This week I asked NFL Draft writer, Jon Ledyard, some questions to get his thoughts on the Denver Broncos first-round pick, Bradley Chubb. Ledyard specializes in scouting and writing about edge rushers, but is also well versed in all position groups, and graciously agreed to answer some questions about the Broncos newest edge rusher.
Also, I had a chance to meet Ledyard at the Senior Bowl this year. I found him to be a stand up guy who does great work. You can check him out on Twitter (@LedyardNFLDraft), NDTScouting, or FanRag Sports.
Let’s dive in!
First off, tell us a bit about yourself and how you got into writing/scouting.
I’ve always wanted to cover the NFL Draft, and began formally writing about it in 2014. I went to school for Communication: Sports Broadcasting/Sports Information and spent a lot of it on the journalism side of things, so that’s my background.
I know edge rushers is your specialty and you’ve watched a lot of tape on these draft prospects. Give us your elevator pitch on Bradley Chubb.
Chubb has everything you want in a pass rusher at a younger age than you typically get it. His bend might not be elite, but it’s easily good enough, and his hands, vision, pass rush plan and versatility are rare for a college edge defender.
Chubb doesn’t have elite flexibility in his hips, but he tilts the corner so well by putting his foot in the ground at the top of the arc and leaning/powering his way through contact to the pocket pic.twitter.com/GoP5TK6iBI— Jon Ledyard (@LedyardNFLDraft) December 1, 2017
What’s Chubb’s greatest strength and perhaps something he brings that other rushers in this class don’t.
The aspect of pass rushing most commonly lost on most fans is mental processing. Most good rushes start with the ability to take in information and react to it in an aggressive, decisive manner. Chubb can read and attack pass sets, knows when to counter, and sets up his moves to win in intricate ways. It’s pretty rare for a prospect to be that developed all-around as a rusher.
Snatch to rip combo. College edge rushers just don’t do this stuff. Chubb is a rare one. pic.twitter.com/rv6AYtiEpt— Jon Ledyard (@LedyardNFLDraft) December 2, 2017
What are his potential limitations at the next level?
He’s not a true burst-to-bend rusher, at least at an elite level. He can still win this way though. Occasionally Chubb can be too aggressive and get knocked off balance.
Louis Riddick said if Myles Garrett and Bradley Chubb were in the same class, he would take Chubb. What are your thoughts? Where does Chubb stack up compared to the last few years of top pass rushers drafted?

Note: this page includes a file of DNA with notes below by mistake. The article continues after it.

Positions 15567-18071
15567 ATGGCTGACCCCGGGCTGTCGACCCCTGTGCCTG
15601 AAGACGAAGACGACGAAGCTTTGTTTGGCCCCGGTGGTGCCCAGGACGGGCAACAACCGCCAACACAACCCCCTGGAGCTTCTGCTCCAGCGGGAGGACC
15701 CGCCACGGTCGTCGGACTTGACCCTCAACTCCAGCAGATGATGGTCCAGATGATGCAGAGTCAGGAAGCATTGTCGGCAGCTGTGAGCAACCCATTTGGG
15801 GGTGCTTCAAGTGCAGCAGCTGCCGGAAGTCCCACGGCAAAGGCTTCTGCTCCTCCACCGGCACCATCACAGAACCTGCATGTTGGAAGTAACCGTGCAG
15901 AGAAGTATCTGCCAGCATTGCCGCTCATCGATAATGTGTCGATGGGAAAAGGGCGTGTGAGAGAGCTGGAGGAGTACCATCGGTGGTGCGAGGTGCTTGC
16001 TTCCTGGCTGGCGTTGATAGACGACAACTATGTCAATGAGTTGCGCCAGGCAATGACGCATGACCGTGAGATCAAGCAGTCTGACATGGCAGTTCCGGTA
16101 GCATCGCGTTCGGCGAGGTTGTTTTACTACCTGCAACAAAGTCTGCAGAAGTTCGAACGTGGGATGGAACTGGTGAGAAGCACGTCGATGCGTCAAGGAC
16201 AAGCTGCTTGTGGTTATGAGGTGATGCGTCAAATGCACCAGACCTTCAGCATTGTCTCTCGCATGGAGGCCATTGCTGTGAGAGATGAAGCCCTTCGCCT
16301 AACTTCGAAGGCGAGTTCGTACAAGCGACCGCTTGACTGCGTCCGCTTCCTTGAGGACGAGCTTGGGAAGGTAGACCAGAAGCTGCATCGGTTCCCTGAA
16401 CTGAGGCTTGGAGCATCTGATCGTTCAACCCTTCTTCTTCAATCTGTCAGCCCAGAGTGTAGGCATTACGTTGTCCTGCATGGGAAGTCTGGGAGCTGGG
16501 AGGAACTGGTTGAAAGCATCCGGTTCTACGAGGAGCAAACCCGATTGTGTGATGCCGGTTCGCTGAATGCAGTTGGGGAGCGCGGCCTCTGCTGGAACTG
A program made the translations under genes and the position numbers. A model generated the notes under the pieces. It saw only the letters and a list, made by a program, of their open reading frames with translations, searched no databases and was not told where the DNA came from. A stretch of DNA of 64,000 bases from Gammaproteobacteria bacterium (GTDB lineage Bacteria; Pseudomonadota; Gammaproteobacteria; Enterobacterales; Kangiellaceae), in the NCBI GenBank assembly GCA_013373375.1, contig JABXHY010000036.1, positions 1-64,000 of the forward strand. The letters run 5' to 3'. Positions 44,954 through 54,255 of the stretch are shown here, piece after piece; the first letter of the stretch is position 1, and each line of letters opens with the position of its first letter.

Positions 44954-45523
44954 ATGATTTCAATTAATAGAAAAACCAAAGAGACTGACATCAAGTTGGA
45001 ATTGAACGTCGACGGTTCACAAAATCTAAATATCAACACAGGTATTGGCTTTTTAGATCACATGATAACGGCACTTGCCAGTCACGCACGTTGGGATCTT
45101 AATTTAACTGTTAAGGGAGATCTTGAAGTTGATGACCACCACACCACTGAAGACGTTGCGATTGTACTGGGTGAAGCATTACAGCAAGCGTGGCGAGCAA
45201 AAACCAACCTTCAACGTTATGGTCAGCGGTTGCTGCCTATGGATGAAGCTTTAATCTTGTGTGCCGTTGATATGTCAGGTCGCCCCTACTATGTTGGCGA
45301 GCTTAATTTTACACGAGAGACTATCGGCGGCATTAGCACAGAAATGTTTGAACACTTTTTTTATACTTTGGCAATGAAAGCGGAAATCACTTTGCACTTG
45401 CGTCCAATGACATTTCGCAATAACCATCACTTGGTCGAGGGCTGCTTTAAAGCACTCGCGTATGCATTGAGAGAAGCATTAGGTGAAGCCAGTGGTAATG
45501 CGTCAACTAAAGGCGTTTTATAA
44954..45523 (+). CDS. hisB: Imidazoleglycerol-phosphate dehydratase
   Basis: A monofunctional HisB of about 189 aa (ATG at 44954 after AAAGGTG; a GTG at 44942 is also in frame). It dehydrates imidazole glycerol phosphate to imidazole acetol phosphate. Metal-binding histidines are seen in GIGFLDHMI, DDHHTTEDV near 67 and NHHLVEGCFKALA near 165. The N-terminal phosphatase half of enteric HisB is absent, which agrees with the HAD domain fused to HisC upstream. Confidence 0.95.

Chubb is the more polished of the two players, but Garrett was on his way in that department, and is a ridiculous athlete with elite physical tools. Chubb has a dog in him that is hard to deny though. If Garrett stays on that level of intensity consistently he’ll be the better player.
I know some like pro comps and others don’t. Do you have a pro comp for Chubb?
I’m not a big pro comp guy. There’s some Bosa in Chubb’s game, but Bosa is the best technician I’ve ever seen out of college. Chubb is probably closer to a bigger version of current Brandon Graham.
You may recall Brandon Graham from his recent game winning strip sack of Tom Brady in the Super Bowl (where he was an edge rusher lined up inside, for what it’s worth).
What does Chubb bring to Denver’s rush unit that it’s other players (Barrett, Ray) possibly don’t have?
Ray isn’t as athletic or as nuanced a rusher as Chubb, and Barrett just isn’t close to as polished in any way. Chubb trumps both of them in basically every way.
There’s been a lot of talk about Chubb moving to “OLB” and if that’s a good fit. What is Chubb’s best role fit, and does the 3-4/4-3 designation matter?
The 3-4/4-3 doesn’t matter unless we’re talking about dropping into coverage. Frankly, if Chubb gets double digit sacks (which he should), who cares if he sucks in coverage (he won’t)? As long as he’s comfortable rushing from a two-point stance, which he did often in college, it shouldn’t be an issue.
I look at some of the things that the Chargers do with Joey Bosa and Ingram and start getting excited. If you’re Denver’s DC, what’s some creative ways you’re looking to unleash this stable of pass rushers?
The Chargers often use Ingram and Bosa together on the same side, which has been successful despite the obvious pre-snap tip that a game might be coming. Personally, I’m of the opinion that great 1v1 pass rushers should be permitted to do their thing without adding complicated schematic wrinkles. Nevertheless, I expect Chubb will be a bit of a chess piece, and we could see both lining up to a side to get a double-speed element on their twists up front.
Melvin Ingram & Joey Bosa on the same side. They should do this more often. Chester needs to recognize this stunt better. pic.twitter.com/gcUu2DS3YC— Allen Strk (@Allen_Strk) October 26, 2016
What’s a realistic first year expectation/ceiling for a guy like Chubb?
8 sacks. Won’t surprise me if Chubb gets more either. Playing opposite Von Miller will open up opportunities, and he already plays like a season veteran.
Who are your favorite picks from Denver’s draft class? Why?
Outside of Chubb, I also loved the DaeSean Hamilton pick because they need a guy who can be a full-time slot, but also step outside and can win there as well. It was a little high for me to draft Royce Freeman, but I think he can definitely add a solid back to the rotation. He’s experienced, can catch and has a strong understanding of pass protection concepts, although he wasn’t utilized a ton in that role this past season.
Thanks a ton to Jon Ledyard for the time and insight! Ya’ll check him out on Twitter @LedyardNFLDraft, and sound off in the comments with your thoughts.